First and foremost, we need to define what we mean by a “stand your ground” (SYG) law.  What we are really talking about is whether or not a person has a duty to attempt a reasonable retreat before using deadly force in self-defense of an objectively reasonable perception of imminent death or great bodily harm.  This is sometimes called a “duty to retreat.”  It will be helpful to understand the history and development of the “duty to retreat” in order to have an informed and thoughtful opinion.

In the old English common law (from which much of US law was derived), a person was required to retreat “to the wall,” so to speak, before using deadly force to defend himself.  That English common law developed in the feudal days when men settled drunken disputes in taverns with swords.  The idea was that if a man pulled a sword on you, you were required to, if possible, retreat until your back was “to the wall” before you killed him.  The hope was that perhaps the man who drew his sword would have second thoughts, or be so drunk that he couldn’t advance on you without stumbling over, and perhaps a life would be saved this way.    It was also thought that perhaps a retreat would eliminate fights and deaths where there is some initial misunderstanding or mistake as to whether one is actually being attacked or not.  It was thought that a defender under actual attack wouldn’t be giving up too much by initially retreating, sword play being what it was.

Over time, the common law duty to retreat proved to have many problems.  In many US states the concept that a person should be required to retreat from an attack within their own home by a burglar is considered morally repugnant.  The idea is that a person’s home is their castle, a quasi-sacred place where a person should always feel safe and free to move about.  When another human being violates that sacred social norm by breaking and entering, in most states the law is that within the home, a person has no duty to retreat before using deadly force to defend themselves from deadly force.  This is often called the “Castle Doctrine,” and in some states it is extended not just to a residential home, but a person’s place of business and sometimes their vehicle.  Everything I have read suggests that the Castle Doctrine comports with Jewish law.  In his 2004 treatise, The Torah and Self Defense, David Kopel cites Maimonides:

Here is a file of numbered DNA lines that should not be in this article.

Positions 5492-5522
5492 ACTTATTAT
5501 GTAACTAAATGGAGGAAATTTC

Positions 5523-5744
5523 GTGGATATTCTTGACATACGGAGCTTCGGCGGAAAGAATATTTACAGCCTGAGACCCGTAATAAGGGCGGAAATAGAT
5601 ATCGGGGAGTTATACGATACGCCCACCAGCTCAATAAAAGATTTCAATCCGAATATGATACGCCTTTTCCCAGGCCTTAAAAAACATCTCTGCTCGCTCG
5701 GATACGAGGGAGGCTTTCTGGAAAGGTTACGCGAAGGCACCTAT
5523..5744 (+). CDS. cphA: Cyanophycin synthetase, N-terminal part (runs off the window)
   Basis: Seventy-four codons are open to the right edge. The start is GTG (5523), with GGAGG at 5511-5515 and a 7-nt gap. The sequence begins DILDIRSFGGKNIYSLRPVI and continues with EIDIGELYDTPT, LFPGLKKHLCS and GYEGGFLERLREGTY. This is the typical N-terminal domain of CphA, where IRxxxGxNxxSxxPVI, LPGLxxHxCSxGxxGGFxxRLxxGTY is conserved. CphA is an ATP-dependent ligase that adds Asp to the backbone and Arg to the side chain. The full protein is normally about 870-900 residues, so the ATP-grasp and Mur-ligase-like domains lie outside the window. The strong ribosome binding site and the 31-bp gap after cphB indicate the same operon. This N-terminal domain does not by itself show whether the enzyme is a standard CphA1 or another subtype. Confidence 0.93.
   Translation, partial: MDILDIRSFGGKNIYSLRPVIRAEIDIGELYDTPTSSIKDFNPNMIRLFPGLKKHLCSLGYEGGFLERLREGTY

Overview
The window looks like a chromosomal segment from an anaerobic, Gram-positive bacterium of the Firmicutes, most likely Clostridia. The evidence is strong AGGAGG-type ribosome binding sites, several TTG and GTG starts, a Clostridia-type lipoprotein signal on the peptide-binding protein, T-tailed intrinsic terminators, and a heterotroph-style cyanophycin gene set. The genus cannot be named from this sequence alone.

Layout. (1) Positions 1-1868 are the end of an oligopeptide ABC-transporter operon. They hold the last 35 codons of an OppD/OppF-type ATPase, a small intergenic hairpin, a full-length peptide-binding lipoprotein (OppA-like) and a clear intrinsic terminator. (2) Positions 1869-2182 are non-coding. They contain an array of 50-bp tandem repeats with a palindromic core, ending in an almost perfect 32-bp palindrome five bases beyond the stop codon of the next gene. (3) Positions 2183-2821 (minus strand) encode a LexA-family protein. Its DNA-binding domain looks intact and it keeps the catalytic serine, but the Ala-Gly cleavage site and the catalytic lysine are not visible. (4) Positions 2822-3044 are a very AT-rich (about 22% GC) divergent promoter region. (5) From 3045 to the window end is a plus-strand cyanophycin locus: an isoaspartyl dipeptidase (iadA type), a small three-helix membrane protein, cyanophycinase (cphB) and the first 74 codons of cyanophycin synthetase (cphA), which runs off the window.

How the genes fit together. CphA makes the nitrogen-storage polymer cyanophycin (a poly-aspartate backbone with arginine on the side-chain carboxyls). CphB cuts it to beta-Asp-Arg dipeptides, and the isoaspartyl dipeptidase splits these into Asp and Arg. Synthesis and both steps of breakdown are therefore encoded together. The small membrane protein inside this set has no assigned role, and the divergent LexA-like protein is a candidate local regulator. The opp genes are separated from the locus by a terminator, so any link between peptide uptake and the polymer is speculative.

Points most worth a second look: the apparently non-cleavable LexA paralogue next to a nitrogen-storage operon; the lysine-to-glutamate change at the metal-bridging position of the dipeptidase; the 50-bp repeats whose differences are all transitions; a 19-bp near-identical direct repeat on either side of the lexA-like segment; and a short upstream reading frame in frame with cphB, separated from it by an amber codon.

The great Jewish legal scholar Maimonides (Rabbi Moshe Ben Maimon, a/k/a “Rambam” (1153-1204))[71] takes a more expansive view of self-defense than does Rashi. Maimonides agrees with all the earlier scholars that the rationale for killing the burglar is the presumption of danger. Specifically, the rationale is explained as “[the burglar]was thought to enter with an intention to murder someone.”[72]
The fourteen-volume Mishneh Torah (“Repetition of the Torah”) by Maimonides elaborated on the law regarding self-defense against burglars:
7. When a person breaks into [a home] —whether at night or during the day—license is granted to kill him. If either the homeowner or another person kills him, they are not liable.[73]